You can make the filling for croquetas de pollo up to 2 days in advance and refrigerate until you’re ready to roll. I highly recommend splitting the work between two cooking sessions if possible. Make the filling first, then let it refrigerate until well chilled. Roll, bread, and fry or bake once the filling is cold.
Use a cookie scoop to evenly portion out your filling. I like to use a medium cookie scoop for slightly larger croquetas. They’re about the size you’d find at a walk up window where people buy 1-2 for a light snack with their coffee. Restaurant sizes vary.
If you’d like to make rods, as pictured, the larger size is easier to work with and provides the best filling per bite ratio. If you’d rather make these as balls, use a small cookie scoop to keep them at no more than a tablespoon.
For a crunchy filling, double coat the croquetas. Use fine bread crumbs for an even coating. Roll the shaped croquette filling in the bread crumbs, then dip in egg wash and roll in the crumbs again.
It’s a messy process, so set up your work space in advance and use food gloves to keep your hands clean!
After coating, you can freeze the croquetas! Chicken croquettes can be baked or fried right from frozen. It will take an extra minute for them to heat all the way through, but since the filling is already cooked, you are just reheating, not worrying about internal cooking temperature.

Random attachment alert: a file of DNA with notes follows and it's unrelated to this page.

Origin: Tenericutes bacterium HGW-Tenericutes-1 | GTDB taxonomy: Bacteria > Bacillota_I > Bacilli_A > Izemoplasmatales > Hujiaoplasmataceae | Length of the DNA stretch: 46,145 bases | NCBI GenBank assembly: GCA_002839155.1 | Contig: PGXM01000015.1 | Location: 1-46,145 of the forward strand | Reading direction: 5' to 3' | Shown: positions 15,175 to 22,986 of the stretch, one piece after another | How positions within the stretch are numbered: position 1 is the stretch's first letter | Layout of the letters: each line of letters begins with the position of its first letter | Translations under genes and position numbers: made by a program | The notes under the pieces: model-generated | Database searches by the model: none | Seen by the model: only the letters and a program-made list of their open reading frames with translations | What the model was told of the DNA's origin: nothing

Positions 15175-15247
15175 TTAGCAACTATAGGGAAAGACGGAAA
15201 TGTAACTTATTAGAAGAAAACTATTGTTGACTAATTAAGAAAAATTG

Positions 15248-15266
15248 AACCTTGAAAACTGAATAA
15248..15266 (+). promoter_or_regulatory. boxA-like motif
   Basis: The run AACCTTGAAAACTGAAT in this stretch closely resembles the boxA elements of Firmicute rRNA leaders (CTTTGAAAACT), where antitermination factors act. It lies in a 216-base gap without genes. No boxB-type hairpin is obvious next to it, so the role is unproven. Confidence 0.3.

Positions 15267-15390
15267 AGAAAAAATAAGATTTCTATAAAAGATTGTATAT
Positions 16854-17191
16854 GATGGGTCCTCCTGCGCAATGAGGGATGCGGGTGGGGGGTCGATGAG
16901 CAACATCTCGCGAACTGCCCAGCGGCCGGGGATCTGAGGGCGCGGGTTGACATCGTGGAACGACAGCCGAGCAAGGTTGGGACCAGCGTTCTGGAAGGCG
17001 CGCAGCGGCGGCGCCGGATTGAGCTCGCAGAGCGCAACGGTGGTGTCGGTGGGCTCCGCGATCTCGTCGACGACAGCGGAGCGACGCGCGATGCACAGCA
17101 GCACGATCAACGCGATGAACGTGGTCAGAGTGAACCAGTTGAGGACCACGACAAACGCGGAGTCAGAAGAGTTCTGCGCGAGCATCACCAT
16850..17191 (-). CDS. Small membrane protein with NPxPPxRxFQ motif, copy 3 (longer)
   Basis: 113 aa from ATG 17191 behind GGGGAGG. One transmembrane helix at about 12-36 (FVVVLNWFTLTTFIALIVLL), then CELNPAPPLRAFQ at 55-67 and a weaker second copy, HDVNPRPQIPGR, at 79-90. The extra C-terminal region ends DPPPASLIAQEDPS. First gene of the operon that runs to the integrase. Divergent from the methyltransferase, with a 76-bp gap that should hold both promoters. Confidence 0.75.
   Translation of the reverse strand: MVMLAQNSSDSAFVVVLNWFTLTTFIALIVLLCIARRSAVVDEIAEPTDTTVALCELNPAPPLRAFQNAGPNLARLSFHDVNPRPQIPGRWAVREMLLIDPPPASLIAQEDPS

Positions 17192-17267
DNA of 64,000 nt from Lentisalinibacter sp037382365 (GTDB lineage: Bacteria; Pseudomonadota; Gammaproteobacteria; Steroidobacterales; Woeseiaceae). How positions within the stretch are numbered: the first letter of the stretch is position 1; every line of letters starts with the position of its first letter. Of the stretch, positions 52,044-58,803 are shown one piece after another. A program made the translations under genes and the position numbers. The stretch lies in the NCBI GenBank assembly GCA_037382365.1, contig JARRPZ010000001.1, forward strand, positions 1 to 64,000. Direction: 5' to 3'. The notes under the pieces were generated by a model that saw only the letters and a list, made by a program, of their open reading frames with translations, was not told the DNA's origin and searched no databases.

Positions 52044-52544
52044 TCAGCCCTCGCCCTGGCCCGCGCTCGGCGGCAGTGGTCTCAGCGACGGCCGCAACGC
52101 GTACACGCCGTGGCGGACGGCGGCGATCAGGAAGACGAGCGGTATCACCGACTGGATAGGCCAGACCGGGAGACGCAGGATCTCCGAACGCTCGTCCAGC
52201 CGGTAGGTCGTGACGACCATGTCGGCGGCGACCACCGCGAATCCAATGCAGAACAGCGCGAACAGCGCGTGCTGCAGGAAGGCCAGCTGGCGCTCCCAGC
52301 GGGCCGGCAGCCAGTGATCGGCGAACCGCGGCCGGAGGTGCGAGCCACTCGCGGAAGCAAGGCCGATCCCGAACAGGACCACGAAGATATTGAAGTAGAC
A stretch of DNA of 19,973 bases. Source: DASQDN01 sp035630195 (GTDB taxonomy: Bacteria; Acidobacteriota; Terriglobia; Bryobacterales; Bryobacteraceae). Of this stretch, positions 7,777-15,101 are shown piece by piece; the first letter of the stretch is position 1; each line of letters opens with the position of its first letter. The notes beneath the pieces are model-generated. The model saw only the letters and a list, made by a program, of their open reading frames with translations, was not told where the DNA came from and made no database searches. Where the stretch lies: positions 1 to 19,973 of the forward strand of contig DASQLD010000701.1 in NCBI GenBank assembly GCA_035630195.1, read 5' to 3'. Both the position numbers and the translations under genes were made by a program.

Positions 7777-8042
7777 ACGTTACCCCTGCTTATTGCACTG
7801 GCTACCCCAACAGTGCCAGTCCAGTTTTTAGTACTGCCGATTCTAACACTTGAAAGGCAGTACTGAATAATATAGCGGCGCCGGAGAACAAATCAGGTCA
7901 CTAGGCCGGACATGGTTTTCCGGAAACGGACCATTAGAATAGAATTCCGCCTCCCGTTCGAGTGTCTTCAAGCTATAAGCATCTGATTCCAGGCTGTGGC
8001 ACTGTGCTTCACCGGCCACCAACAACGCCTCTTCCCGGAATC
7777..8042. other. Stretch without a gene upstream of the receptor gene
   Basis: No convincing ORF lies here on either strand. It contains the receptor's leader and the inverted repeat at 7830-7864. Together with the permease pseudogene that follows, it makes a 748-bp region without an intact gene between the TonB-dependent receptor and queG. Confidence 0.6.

Should I deep fry, air fry, or bake chicken croquettes?
You can do any of the above! Deep frying will give you a lovely, even golden color. Air frying results in a satisfying crunch with a fraction of the oil. Baking requires no more than a greased or nonstick sheet!
Either of these options is great, and we use all of them depending on time, mood, and desired result. When we are really wanting the most street food experience, with a perfect social media golden color, deep fry.
Most of the time, I use the air fryer. It’s as fast as frying, no messy oil cleanup, and the croquetas turn out nice and crispy.
Whichever cooking method you try, let me know your favorite!
I hope you love this delicious chicken croquetas recipe, darlings. Happy cooking!
- 1 stick butter
- 1 cup all-purpose flour
- 1 cup cold milk (see notes)
- 1 cup heavy cream
- 10-16 ounces cooked chicken, diced or minced fine (see notes)
- 1 tsp salt
- 1 teaspoon ground nutmeg
- 1 teaspoon garlic powder
- 1 cup fine bread crumbs
- 2 large eggs, beaten
- oil for deep frying (optional)
- Melt the butter in a medium saucepan, then stir in the flour. Keep stirring for 2 minutes. The mixture will look a little crumbly.
- Slowly add the milk and cream, stirring to incorporate and make a nice smooth base. It should feel like a thick paste.